Storm In A BVI Teacup

If you remember a couple of weeks ago, the Internet was rocked – for a total of about one or two days – by a wave of leaks from the ICIJ about the identities of offshore account holders in the British Virgin Islands. What juicy revelations did we have about the henchmen of the kleptocratic Putin regime?

Other high profile names identified in the offshore data include the wife of Russia’s deputy prime minister, Igor Shuvalov, and two top executives with Gazprom, the Russian government-owned corporate behemoth that is the world’s largest extractor of natural gas.

Shuvalov’s wife and the Gazprom officials had stakes in BVI companies, documents show. All three declined comment.

So that comes to one Minister who has always been open about the wealth which he made in the 1990’s as a law firm manager and then multiplied by leaving it in a blind trust invested into the Russian stockmarket; and a couple of top executives at one of the world’s biggest companies, are the two most prominent names that have been dredged up.

Rather underwhelming, TBH.

Incidentally, in most countries there is nothing particularly illegal about having offshore bank accounts. Morally questionable? Perhaps. For some, yes. And I can understand why countries like Germany (mistakenly, IMO) might not want to contribute to bailing out alleged tax havens like Cyprus, or why the US demands Switzerland reveal the identities of Swiss secret bank account holders to the IRS.

But is keeping money offshore illegal? No, it isn’t. Not in the US, not in Russia, not practically anywhere else. Not in any country that supports the principle of basically free movements of capital. Now if said money is suspected to have been laundered or otherwise acquired illegally then yes, investigations can follow. But the past few years of pressed government budgets have seen the big countries lean heavily on alleged tax shelters to reveal more information about their clients so it is arguably a much smaller problem than it was, say, a decade ago.

The non-illegal nature of offshore banking is the reason why Romney isn’t being prosecuted for his $250 million stash in the Cayman Islands, and why revelations that many wealthy Germans keep bank accounts in Panama has led to a lot of media noise but no legal proceedings. Is it because Germany is a kleptocracy in which the elites corruptly protect their own? To ask the question is to mock it.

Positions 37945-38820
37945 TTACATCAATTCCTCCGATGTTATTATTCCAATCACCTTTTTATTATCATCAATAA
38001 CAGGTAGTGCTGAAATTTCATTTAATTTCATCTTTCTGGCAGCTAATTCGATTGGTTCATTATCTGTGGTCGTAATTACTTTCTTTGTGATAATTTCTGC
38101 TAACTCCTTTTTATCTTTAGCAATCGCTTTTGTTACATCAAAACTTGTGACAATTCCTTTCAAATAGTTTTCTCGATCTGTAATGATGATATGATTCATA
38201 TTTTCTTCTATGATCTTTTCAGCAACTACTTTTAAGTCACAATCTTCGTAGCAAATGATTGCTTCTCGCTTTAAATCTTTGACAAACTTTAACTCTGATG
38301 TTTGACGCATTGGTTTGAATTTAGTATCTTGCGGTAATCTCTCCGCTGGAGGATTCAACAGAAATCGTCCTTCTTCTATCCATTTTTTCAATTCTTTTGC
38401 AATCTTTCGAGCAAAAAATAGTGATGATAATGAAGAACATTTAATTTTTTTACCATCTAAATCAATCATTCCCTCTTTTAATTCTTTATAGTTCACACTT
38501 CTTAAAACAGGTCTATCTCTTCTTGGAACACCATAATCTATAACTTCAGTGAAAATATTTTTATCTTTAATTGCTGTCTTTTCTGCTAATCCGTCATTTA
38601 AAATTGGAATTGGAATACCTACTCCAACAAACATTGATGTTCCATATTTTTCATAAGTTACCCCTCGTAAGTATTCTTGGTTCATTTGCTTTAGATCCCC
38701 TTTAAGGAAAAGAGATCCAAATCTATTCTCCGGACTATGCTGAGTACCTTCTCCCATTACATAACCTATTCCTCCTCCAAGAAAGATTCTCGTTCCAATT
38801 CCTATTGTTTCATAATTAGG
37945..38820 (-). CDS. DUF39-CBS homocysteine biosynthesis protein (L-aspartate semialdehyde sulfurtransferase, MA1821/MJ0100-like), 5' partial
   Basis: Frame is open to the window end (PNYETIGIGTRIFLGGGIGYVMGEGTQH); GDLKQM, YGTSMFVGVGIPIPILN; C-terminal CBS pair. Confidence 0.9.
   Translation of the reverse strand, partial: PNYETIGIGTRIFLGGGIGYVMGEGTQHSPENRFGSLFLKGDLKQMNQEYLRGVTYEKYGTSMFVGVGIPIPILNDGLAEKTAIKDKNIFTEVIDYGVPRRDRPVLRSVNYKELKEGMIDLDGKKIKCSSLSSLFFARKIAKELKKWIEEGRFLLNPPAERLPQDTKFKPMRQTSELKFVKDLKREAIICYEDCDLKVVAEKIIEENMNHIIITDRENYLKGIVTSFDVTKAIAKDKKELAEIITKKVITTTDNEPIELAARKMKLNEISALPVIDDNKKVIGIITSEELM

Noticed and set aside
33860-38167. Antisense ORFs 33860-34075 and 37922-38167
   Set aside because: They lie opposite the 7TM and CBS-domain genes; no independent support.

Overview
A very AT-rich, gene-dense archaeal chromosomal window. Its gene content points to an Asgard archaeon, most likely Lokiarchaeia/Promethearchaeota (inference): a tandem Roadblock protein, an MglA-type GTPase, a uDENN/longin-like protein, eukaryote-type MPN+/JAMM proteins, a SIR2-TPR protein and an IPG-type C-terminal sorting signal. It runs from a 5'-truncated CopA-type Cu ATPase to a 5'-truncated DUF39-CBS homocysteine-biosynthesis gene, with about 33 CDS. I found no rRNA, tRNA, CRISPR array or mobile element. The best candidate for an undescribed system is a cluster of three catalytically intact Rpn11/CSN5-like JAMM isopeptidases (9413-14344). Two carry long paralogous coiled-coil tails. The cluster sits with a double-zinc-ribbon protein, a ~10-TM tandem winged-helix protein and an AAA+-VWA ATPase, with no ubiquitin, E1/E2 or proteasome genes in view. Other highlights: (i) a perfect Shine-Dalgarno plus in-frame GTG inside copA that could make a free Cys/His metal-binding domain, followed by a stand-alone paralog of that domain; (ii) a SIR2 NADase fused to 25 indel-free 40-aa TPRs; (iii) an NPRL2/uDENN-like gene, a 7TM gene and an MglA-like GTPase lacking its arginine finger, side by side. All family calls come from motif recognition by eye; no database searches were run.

But funnily enough whenever it comes to Russia even otherwise neoliberal or even Randian commentators start frothing at the mouth and demanding populist, Bolshevik reprisals against any Russian – that is, if he isn’t opposed to Putin – with money abroad.


  1. As someone who is not an admirer of tax havens, I agree with all of this.

    The simple fact is that there is nothing illegal in most jurisdictions about placing money in a tax haven and to label someone corrupt or a criminal simply for doing so is completely wrong. Here by the way is a comment Shuvalov is reported to have made, which whilst it is not specifically about tax havens also makes the point that simply because someone is rich and successful in business that does not mean that individual is corrupt or a criminal.

    Having said this, I am personally surprised at how little of the money in the British Virgin Islands turned out to have a Russian connection whilst I think the Europeans have quietly accepted that the stories of vast sums of laundered Russian money sloshing around in Cyprus have turned out to be a myth. It seems to me that western conception of wealthy Russians is still one that is based on the actions of a tiny number of very rich oligarchs in the 1990s and is now completely wrong and out of date.

  2. PvMikhail says:

    Does Romney have a 250 BILLION stash? He must be easily the richest on the planet ;?